“My father was a farmer, and in my younger days it was one great boast among the ploughmen that they could plough a strait line across the furrows or ridges of a field. I thought I could do this as well as any of them. One day, I saw such a line, which had just been drawn, and I thought, ‘Now I have it.’ Accordingly, I laid hold of the plough, and putting one of the horses in the furrow which had been made, I resolved to keep him walking in it, and thus secure a parallel line. By and by, however, I observed that there were what might be called wriggles in this furrow; and, when I came to them, they turned out to be larger in mine than in the original. On perceiving this, I threw the plough aside, and determined never to be an imitator.”

A Review of “Rapture Fiction and the Evangelical Crisis” by Crawford Gribben – Chapter 7 – “Eschatology and Evangelical Renewal”

October 20, 2007


Now, I suppose when you promise to review a book every Saturday until you are finished you should probably do that! Now, considering it has been almost 5 months since I started reviewing my friend Crawford’s book, Rapture Fiction and the Evangelical Crisis, I should probably get to finishing it! So, without further ado, here is chapter 7! Next week, I will try to review the final part of the book, the Appendix and give my summary conclusions.

Gribben starts off with a discussion about the generally pessimistic outlook of Rapture Fiction. He notes that instead of just thinking that this time between the two comings of Christ we have very real positive requirements of the church. “Our duties as we wait for the Lord from heaven, include the constant pursuit of the reformation of the church, its doctrine and practice, and the constant pursuit of increasing purity in the Christan life” (p. 112). He is right. For far too long have we of the dispensational premillennial persuasion just simply stuck our heads in the sand as we wait for the Rapture instead of actively following the Lord’s commands for us now between Christ’s comings!

He notes a blessing of the eschatological framework of the Rapture Fiction is that of the “now” and “not yet” in that we look toward the Blessed Hope of the Lord’s return. While we have wonderful blessings now, we must still look forward to and yearn for the culmination of God’s redemptive plan. We have communion with the saints in heaven as we look forward to enjoying what they enjoy now.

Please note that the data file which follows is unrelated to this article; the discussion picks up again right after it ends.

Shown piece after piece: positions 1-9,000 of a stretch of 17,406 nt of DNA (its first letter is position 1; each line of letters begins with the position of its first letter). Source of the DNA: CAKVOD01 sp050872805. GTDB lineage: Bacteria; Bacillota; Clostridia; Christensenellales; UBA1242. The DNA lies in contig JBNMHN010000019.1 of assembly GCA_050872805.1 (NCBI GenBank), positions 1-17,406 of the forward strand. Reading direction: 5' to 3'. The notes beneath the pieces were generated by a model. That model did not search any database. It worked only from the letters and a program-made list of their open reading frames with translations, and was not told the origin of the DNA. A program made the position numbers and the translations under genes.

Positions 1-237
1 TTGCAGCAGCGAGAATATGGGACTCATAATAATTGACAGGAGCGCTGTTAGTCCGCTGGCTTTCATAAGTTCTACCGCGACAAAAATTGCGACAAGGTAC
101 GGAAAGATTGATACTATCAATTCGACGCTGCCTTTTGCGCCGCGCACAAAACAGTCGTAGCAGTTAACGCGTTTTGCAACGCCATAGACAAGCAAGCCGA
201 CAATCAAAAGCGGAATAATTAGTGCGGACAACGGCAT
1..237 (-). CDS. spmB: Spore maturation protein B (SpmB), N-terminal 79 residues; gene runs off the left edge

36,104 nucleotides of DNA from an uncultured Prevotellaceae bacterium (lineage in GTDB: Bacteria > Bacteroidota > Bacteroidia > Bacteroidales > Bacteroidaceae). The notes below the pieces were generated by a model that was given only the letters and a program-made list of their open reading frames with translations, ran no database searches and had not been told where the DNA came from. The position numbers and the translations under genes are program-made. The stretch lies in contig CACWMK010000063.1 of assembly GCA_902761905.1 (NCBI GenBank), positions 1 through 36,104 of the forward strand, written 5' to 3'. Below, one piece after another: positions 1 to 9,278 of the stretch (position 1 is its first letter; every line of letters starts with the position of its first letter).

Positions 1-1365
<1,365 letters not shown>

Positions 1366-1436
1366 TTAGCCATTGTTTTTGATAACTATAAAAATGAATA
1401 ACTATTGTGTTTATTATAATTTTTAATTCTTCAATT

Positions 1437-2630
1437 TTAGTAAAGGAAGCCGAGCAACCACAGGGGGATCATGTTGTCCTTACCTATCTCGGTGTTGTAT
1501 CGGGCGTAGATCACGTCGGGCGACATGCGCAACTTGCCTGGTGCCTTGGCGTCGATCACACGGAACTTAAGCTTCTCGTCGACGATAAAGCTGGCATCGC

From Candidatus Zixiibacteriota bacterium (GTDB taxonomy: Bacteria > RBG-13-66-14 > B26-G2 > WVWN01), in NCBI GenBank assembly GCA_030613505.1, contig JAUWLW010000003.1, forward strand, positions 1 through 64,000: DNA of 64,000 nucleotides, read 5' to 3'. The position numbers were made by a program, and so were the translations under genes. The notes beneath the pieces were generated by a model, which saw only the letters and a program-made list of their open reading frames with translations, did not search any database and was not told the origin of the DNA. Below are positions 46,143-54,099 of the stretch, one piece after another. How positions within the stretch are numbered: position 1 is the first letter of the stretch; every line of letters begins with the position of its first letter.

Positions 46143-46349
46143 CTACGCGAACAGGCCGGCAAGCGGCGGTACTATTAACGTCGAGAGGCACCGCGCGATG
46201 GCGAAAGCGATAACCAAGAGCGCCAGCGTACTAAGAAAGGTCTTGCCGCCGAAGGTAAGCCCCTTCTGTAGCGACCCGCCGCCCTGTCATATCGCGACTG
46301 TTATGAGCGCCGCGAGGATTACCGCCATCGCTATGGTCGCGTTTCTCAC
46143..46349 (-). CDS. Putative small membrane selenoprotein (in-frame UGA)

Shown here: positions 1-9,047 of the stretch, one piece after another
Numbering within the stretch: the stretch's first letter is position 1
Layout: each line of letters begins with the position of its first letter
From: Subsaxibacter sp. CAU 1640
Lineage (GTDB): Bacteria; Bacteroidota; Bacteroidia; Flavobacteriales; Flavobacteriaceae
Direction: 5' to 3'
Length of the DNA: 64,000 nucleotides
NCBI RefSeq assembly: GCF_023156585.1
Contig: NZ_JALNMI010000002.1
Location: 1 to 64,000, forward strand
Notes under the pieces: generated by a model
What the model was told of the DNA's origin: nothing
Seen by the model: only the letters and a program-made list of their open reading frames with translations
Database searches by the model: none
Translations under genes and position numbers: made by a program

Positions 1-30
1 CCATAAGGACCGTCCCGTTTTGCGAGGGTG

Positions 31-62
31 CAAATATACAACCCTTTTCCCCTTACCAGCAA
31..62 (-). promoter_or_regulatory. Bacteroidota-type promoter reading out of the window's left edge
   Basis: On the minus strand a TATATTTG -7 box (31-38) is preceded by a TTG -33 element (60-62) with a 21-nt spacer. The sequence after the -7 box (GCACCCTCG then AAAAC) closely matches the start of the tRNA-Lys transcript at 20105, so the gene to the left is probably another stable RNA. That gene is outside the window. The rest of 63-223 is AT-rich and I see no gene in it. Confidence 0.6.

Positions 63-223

This fellowship of the saints should influence how we live together as believers here in the “now.” Everything we do in the life of the church should reflect the wonderful “now” blessings but should look forward to the even better “not yet” things to come. Therefore things like the Lord’s Supper should reflect that wonderful time of Christ’s return.

But, we live in a fallen world where we are in a constant battle as believers. We cannot live in the future “not yet” when we are not there yet. We must live in the “now” as we deal with a sin cursed world and try to achieve holiness. “So the fallen world will one day be renewed. In the meantime, Christians should be busy, for the fallen word is the sphere of our activity” (p. 114).

All believers are going home even though things here on earth seem grim. There is a wonderful future awaiting for us should we reach death or the Lord’s return. We must constantly think and reflect on the blessed hope to come. This is the strength of Gribben’s book. It is not necessarily the eschatological position of the Rapture Fiction which is wrong, it is an incorrect emphasis on it to the neglect of the here and now. While we live for the future, we live in the now. Any eschatological position that reminds us to live here and now as we pursue holiness yet keep our minds on the blessed hope of the Lord’s return is good. While Evangelicalism is in a theological crisis, it is not the doctrine of eschatology that is the cause. In light of the Lord’s return though, we should be focusing on continued reform in the church as we seek to honour God in the life of the church.

This is perhaps Gribben’s strongest chapter. I would recommend the book (and it is well worth the price) for this simple chapter alone. We all, no matter what eschatological position, must remember that we live in the hear and now not in the future, but we should not neglect the future either. It gives us hope and causes us to persevere in the here and now.

Next week, I will review Gribben’s appendix where he actually deals with issues of differing eschatological framework’s. So far, a hearty endorsement for this book. It should remind us all about the theological anemia in the church today and why continued theological reformation is needed.

New Issue of Eusebeia Gone to Print

October 19, 2007


Issue 8 of Eusebeia: The Bulletin of the Andrew Fuller Center for Baptist Studies is currently at the printer and due out for mailing shortly. This issue is dedicated to the Cappadocians and should not be missed. First, the editorial by Dr. Haykin is titled “Why Study the Fathers?” and is an important piece to get our hearts and minds stimulated to understanding the early church. Then the articles are as follows:


“Benefiting from the Fathers–A Test Case: Basil of Caesarea on Abortion” by Michael A. G. Haykin


“The Spirit “Worshipped and Glorified” as the Perfecting Cause of our Worship in Basil of Caesarea’s De Spiritu Sancto” by Dennis Ngien


“‘The Fourth Great Cappadocian’: The Life of Amphilochus of Iconium” by Monte Shanks


“Macarius the Augustinian: Grace and Salvation in the Spiritual Homilies of Marcarius-Symeon” by David Roach


“Simplicity and Trinity in Harmony” by Keith Goad


This is followed by a number of book reviews.


Individual issues are $10 within North America and $15 outside of North America. Subscriptions to the journal are available yearly for $20 in North America and $30 outside of North America (in US funds).


Please send requests and money to:


The Andrew Fuller Center for Baptist Studies

2825 Lexington Road

Louisville, KY 40280